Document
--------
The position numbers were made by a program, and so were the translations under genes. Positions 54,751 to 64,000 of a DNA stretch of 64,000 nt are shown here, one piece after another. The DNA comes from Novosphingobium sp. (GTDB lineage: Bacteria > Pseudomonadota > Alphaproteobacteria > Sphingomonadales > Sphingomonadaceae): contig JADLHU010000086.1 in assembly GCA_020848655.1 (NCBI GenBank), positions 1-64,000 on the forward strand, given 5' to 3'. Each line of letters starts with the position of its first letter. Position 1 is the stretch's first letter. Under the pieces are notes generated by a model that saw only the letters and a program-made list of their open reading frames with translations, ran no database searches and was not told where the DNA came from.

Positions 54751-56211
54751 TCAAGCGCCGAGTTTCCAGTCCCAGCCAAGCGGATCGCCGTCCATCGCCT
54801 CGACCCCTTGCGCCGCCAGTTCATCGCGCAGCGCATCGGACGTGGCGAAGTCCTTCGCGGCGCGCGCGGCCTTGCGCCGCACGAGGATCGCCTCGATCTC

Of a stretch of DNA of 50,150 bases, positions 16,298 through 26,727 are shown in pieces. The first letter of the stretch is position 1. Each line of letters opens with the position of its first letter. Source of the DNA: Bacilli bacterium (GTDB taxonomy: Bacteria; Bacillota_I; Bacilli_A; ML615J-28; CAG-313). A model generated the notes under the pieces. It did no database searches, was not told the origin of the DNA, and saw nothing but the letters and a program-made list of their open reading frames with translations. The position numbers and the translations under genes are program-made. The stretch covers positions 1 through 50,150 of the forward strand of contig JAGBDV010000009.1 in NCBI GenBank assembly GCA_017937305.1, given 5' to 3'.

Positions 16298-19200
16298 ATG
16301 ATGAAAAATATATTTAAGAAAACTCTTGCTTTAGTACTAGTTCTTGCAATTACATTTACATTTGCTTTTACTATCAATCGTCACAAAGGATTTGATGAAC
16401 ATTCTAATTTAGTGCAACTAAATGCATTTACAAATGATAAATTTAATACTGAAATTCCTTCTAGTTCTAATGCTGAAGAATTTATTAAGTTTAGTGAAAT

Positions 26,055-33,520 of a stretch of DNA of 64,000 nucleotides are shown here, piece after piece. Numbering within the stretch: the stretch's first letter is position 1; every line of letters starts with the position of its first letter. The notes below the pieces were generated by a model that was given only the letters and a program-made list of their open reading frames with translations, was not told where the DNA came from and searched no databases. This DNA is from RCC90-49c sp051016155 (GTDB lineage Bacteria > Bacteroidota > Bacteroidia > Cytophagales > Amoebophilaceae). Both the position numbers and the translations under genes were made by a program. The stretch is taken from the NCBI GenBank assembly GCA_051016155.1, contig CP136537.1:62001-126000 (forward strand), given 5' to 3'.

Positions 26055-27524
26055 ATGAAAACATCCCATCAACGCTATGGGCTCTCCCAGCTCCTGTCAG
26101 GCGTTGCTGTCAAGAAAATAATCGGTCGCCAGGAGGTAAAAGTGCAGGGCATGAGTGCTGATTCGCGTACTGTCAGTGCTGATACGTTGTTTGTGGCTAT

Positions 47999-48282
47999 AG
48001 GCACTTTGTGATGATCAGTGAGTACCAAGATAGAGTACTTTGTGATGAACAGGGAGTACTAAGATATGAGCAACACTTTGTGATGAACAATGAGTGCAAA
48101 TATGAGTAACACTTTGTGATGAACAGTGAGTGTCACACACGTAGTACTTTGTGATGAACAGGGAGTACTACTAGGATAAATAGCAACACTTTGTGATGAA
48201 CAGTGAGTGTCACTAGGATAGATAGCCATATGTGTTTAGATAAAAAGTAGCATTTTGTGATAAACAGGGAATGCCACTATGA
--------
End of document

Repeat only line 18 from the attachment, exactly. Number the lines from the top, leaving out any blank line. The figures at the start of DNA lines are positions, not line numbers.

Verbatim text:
48201 CAGTGAGTGTCACTAGGATAGATAGCCATATGTGTTTAGATAAAAAGTAGCATTTTGTGATAAACAGGGAATGCCACTATGA